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Secure Socket Layer (SSL)

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  • Difficulty Level : Easy
  • Last Updated : 08 Jun, 2022

Secure Socket Layer (SSL) provides security to the data that is transferred between web browser and server. SSL encrypts the link between a web server and a browser which ensures that all data passed between them remain private and free from attack. 

Secure Socket Layer Protocols: 

  • SSL record protocol
  • Handshake protocol
  • Change-cipher spec protocol
  • Alert protocol

SSL Protocol Stack:  

SSL Record Protocol: 

SSL Record provides two services to SSL connection. 

  • Confidentiality
  • Message Integrity

In the SSL Record Protocol application data is divided into fragments. The fragment is compressed and then encrypted MAC (Message Authentication Code) generated by algorithms like SHA (Secure Hash Protocol) and MD5 (Message Digest) is appended. After that encryption of the data is done and in last SSL header is appended to the data. 

 

Handshake Protocol: 

Handshake Protocol is used to establish sessions. This protocol allows the client and server to authenticate each other by sending a series of messages to each other. Handshake protocol uses four phases to complete its cycle. 

  • Phase-1: In Phase-1 both Client and Server send hello-packets to each other. In this IP session, cipher suite and protocol version are exchanged for security purposes. 
  • Phase-2: Server sends his certificate and Server-key-exchange. The server end phase-2 by sending the Server-hello-end packet. 
  • Phase-3: In this phase, Client replies to the server by sending his certificate and Client-exchange-key. 
  • Phase-4: In Phase-4 Change-cipher suite occurred and after this Handshake Protocol ends. 
     

SSL Handshake Protocol Phases diagrammatic representation

Change-cipher Protocol: 

This protocol uses the SSL record protocol. Unless Handshake Protocol is completed, the SSL record Output will be in a pending state. After the handshake protocol, the Pending state is converted into the current state. 
Change-cipher protocol consists of a single message which is 1 byte in length and can have only one value. This protocol’s purpose is to cause the pending state to be copied into the current state. 

Alert Protocol: 

This protocol is used to convey SSL-related alerts to the peer entity. Each message in this protocol contains 2 bytes.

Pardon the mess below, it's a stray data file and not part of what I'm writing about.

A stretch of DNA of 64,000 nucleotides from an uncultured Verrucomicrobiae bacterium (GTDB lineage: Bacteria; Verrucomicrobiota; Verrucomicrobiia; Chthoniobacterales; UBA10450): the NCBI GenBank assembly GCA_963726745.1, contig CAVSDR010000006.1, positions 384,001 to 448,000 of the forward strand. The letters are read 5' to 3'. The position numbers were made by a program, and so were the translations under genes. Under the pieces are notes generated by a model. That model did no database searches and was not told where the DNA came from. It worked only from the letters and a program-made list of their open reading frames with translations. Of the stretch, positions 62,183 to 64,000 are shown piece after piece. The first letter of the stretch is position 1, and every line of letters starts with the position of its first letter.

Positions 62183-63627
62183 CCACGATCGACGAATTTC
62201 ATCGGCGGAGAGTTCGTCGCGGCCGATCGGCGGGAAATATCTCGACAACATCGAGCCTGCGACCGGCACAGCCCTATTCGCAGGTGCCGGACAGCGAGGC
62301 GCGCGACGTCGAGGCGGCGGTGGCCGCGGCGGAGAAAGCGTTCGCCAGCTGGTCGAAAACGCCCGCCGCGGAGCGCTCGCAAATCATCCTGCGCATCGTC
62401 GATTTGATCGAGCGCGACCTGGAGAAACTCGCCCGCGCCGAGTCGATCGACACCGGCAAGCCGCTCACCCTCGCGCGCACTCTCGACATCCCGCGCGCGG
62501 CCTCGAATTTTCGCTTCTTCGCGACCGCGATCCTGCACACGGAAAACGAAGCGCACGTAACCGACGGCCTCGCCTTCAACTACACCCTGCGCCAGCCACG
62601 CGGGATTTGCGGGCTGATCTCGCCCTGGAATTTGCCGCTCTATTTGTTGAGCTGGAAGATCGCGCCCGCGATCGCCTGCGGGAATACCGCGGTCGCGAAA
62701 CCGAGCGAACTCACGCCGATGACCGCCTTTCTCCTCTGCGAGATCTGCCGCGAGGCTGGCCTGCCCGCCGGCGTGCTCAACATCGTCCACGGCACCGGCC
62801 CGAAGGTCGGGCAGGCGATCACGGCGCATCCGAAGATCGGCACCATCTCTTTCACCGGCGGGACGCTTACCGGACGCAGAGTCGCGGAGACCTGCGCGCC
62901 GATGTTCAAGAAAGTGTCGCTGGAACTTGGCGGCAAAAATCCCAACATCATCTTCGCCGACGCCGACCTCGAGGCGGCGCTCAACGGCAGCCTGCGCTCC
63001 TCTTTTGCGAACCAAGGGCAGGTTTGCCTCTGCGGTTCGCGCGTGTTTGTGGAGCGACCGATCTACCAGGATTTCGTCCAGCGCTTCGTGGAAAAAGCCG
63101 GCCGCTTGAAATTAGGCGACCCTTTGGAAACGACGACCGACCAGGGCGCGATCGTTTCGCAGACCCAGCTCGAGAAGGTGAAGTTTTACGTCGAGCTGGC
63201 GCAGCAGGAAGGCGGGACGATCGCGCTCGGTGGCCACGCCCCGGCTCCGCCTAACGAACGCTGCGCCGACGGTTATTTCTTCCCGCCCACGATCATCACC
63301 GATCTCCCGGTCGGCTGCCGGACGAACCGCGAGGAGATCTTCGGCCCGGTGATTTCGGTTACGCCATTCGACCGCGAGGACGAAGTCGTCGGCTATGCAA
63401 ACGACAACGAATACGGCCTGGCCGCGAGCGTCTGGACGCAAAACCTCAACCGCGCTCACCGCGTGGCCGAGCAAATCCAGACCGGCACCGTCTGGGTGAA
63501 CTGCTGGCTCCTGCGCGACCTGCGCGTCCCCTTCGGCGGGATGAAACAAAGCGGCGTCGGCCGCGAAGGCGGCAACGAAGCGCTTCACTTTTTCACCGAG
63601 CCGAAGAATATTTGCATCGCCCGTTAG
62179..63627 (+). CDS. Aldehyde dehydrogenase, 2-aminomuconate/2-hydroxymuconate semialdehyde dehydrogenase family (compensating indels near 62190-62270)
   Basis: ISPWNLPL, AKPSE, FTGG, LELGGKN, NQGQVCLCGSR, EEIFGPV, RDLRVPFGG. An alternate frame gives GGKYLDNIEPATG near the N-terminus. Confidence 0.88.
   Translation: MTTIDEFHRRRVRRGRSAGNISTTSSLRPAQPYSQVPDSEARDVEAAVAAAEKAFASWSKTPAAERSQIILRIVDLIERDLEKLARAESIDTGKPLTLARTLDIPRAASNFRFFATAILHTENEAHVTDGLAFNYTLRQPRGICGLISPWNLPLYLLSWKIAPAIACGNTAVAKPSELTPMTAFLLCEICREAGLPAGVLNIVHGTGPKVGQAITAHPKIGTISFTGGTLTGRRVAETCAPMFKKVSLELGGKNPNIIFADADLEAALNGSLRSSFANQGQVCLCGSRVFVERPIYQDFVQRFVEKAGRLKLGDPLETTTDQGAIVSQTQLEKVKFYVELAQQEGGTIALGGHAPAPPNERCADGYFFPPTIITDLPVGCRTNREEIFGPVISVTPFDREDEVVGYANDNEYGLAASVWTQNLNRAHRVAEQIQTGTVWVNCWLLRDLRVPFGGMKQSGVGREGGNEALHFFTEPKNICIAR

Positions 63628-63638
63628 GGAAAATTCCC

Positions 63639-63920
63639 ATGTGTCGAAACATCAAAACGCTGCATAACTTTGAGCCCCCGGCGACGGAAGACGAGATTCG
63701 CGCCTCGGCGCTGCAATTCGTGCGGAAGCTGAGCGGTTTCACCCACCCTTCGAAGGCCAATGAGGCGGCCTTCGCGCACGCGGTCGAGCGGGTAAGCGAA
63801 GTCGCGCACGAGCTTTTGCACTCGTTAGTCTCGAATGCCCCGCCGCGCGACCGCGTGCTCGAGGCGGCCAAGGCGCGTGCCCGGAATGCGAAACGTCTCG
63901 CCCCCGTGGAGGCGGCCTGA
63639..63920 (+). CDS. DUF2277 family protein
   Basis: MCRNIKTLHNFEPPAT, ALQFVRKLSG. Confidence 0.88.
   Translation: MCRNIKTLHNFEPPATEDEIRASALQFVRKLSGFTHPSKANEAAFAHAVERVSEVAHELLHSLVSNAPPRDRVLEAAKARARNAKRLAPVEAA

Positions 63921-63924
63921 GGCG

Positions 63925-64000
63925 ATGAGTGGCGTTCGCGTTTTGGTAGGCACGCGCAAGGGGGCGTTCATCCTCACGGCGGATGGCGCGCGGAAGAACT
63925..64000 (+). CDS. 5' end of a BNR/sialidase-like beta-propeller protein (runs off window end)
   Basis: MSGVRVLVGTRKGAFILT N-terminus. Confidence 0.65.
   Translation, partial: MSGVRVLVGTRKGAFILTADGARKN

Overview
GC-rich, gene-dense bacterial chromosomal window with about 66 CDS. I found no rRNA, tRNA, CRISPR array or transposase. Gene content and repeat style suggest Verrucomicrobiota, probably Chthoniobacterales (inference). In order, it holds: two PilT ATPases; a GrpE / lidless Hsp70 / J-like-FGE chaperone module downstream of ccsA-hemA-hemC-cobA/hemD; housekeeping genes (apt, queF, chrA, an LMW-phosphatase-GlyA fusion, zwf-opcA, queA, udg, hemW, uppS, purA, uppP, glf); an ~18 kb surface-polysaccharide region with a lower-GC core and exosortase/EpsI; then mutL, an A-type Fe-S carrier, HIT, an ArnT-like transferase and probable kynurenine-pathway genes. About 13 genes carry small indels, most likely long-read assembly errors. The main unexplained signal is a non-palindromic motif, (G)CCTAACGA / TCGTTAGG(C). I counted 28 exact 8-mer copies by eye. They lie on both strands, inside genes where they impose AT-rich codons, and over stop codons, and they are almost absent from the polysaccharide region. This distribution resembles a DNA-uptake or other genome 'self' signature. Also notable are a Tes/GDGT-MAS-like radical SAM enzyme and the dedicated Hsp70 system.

The level is further classified into two parts: 
 

Warning (level = 1): 
This Alert has no impact on the connection between sender and receiver. Some of them are:

Bad certificate: When the received certificate is corrupt.
No certificate: When an appropriate certificate is not available.
Certificate expired: When a certificate has expired.
Certificate unknown: When some other unspecified issue arose in processing the certificate, rendering it unacceptable.
Close notify: It notifies that the sender will no longer send any messages in the connection.
 

Fatal Error (level = 2): 

This Alert breaks the connection between sender and receiver. The connection will be stopped, cannot be resumed but can be restarted. Some of them are :

Handshake failure: When the sender is unable to negotiate an acceptable set of security parameters given the options available.
Decompression failure: When the decompression function receives improper input.
Illegal parameters: When a field is out of range or inconsistent with other fields.
Bad record MAC: When an incorrect MAC was received.
Unexpected message: When an inappropriate message is received.

The second byte in the Alert protocol describes the error.

Silent Features of Secure Socket Layer: 

  • The advantage of this approach is that the service can be tailored to the specific needs of the given application.
  • Secure Socket Layer was originated by Netscape.
  • SSL is designed to make use of TCP to provide reliable end-to-end secure service.
  • This is a two-layered protocol.

Versions of SSL:

SSL 1 – Never released due to high insecurity.
SSL 2 – Released in 1995.
SSL 3 – Released in 1996.
TLS 1.0 – Released in 1999.
TLS  1.1 – Released in 2006.
TLS 1.2 – Released in 2008.
TLS 1.3 – Released in 2018.

Refer to the difference between Secure Socket Layer (SSL) and Transport Layer Security (TLS)

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